The Irish Love for Beer

Ireland has one of the highest beer consumption rates in the world. The unique thing about Irish beer habits is that the most popular type of beer is stout, whereas all other European markets prefer lagers or ales. The most famous stout, of course, is Guinness.


If you stop at a pub in Ireland and ask for a pint, the bartender will invariably bring you a Guinness. This unspoken understanding demonstrates the centrality of Guinness in Irish pub culture. Guinness stout is not only the national drink, it is also one of Ireland's leading exports; in recent years Guinness has sold close to 2 billion pints of stout per year in more than 150 different countries.

Arthur Guinness started the first Guinness brewery in 1759 with the help of a £100 inheritance from his godfather, the archbishop of Cashel. A man with vision, Guinness took out a 9,000-year lease on a run-down brewery on St. James Street in Dublin, right next to the Liffey River. This location was crucial, because it ensured a ready supply of pure Irish spring water.

Guinness was a big fan of porter, as stout was called then, and he dedicated his new brewery to producing it. After some experimentation he found a taste that people loved, and the business has been growing ever since.

Like all beers, Guinness is made from barley, hops, yeast, and water (originally from the St. James wells in County Kildare). Guinness's distinctive flavor and dark color come from the practice of roasting the hops before brewing them. The beer isn't black, as many people think, but actually a deep ruby color — you can see the true color by holding your pint up to the light.

Guinness has given the world more than stout; it also produces the Guinness Book of Records. Guinness has published the book ever since 1955, after the managing director of Guinness got into an argument over which game bird was the fastest in Europe. He vowed to create a book that would settle pub arguments once and for all, and so the book of records was born.

A Proper Pint

A proper pint of Guinness should have a thick head of foam on top. To get this right, the bartender pours the draft into the pint, lets it sit for three or four minutes, then tops it off for serving. Traditionally, Guinness stout was served at room temperature. (Irish room temperature can be pretty cool, so that doesn't mean the beer was warm.) Some pubs in Ireland continue that practice.

There used to be a big difference between the flavors of draft Guinness and bottled Guinness, but recent advances in packaging technology have produced cans that can pour a pint almost as good as you'd find in a pub in County Meath.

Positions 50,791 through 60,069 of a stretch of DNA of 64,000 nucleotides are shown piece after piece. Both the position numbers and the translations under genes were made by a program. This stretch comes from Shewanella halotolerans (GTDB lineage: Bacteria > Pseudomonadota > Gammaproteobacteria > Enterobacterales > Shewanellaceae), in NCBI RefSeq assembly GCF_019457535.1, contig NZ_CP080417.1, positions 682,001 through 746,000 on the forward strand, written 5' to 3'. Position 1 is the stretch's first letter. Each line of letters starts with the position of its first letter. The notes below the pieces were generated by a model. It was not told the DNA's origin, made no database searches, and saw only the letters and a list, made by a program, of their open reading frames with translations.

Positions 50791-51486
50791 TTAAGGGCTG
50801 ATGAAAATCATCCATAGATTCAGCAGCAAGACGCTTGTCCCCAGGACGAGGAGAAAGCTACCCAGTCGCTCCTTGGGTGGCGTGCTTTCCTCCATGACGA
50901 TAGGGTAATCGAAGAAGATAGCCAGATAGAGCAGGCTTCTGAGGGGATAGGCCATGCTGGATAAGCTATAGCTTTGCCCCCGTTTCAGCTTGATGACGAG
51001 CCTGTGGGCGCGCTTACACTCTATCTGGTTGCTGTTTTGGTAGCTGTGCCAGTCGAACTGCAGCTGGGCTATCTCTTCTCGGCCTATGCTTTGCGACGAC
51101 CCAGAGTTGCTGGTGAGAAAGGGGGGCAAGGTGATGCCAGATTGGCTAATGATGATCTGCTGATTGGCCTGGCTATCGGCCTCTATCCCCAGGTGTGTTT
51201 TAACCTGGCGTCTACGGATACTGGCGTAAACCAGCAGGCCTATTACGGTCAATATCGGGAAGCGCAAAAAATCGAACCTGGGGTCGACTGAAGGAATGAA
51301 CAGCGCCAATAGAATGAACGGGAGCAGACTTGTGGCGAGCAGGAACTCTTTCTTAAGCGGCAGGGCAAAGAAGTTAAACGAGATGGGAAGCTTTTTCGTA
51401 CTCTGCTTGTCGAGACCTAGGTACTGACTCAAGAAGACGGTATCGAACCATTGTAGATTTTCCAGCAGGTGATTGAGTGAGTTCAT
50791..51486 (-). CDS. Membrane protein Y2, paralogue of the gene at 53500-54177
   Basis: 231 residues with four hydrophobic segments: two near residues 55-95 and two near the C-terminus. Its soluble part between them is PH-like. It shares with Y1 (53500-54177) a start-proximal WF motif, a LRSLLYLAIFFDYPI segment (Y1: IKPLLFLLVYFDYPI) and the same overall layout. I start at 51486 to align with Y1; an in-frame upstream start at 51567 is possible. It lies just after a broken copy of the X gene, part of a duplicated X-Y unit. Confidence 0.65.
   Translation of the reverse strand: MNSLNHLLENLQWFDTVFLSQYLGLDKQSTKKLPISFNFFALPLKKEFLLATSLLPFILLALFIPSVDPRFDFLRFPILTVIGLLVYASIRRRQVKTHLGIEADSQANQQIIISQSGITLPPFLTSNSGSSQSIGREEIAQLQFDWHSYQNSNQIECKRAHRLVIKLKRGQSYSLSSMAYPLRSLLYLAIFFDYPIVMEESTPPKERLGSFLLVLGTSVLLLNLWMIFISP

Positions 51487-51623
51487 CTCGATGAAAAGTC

With Guinness stout's strong flavor and popularity, it was inevitable that people would think of innovative ways to serve it. There are now many mixed drinks involving Guinness. Here are some of the more popular variants:

  • Black and Tan — Guinness and a lager or pale ale (traditionally Bass Ale)

  • Black Velvet — Guinness and champagne

  • Snakebite — Guinness and cider

  • Purple Meany — Guinness and a bitter

  • Drop of Diesel — a shot of Guinness in a pint of Smithwicks ale

The most popular pint, of course, is pure draught Guinness. There is considerable dispute in Ireland about where you can find the best pint. In Dublin, the two leading contenders are the St. James Gate Brewery and Mulligan's, a nearby pub that, according to folklore, has a pipe connecting its basement to the brewery. Other Irish people claim that you'll find the best pint in little pubs out in the country that serve their beer at room temperature and never clean the tap.

The best place to learn more about Guinness is at the St. James Gate Brewery in Dublin, which both produces beer and offers a glimpse into the magic of making stout. A glass of stout is included in the tour. Guinness has developed an advanced marketing machine, so get ready for the hard sell.

Other Contenders

Guinness gets the lion's share of attention, but there are a number of other excellent Irish beers. Brewers in Cork make Murphy's and Beamish, stouts that appear similar to Guinness but have distinctly different flavors. In Cork and the rest of Munster, these local brews are often more popular than Guinness stout. You can occasionally find Murphy's in bars outside of Ireland.

Smithwicks (“Smiddicks”) is the local brew in Kilkenny. Smithwicks is an amber ale with a slightly hoppy flavor. It's served throughout Ireland. In continental Europe, you might find it under the name “Kilkenny.”

There are a number of other beers that have recently come on the market to take advantage of the international enthusiasm for Irish beer. Harp is a lager brewed by Guinness. Murphy's has started brewing an ale called Murphy's Irish Red. With the proliferation of Irish pubs around the world, expect more Irish beers to appear in the near future.

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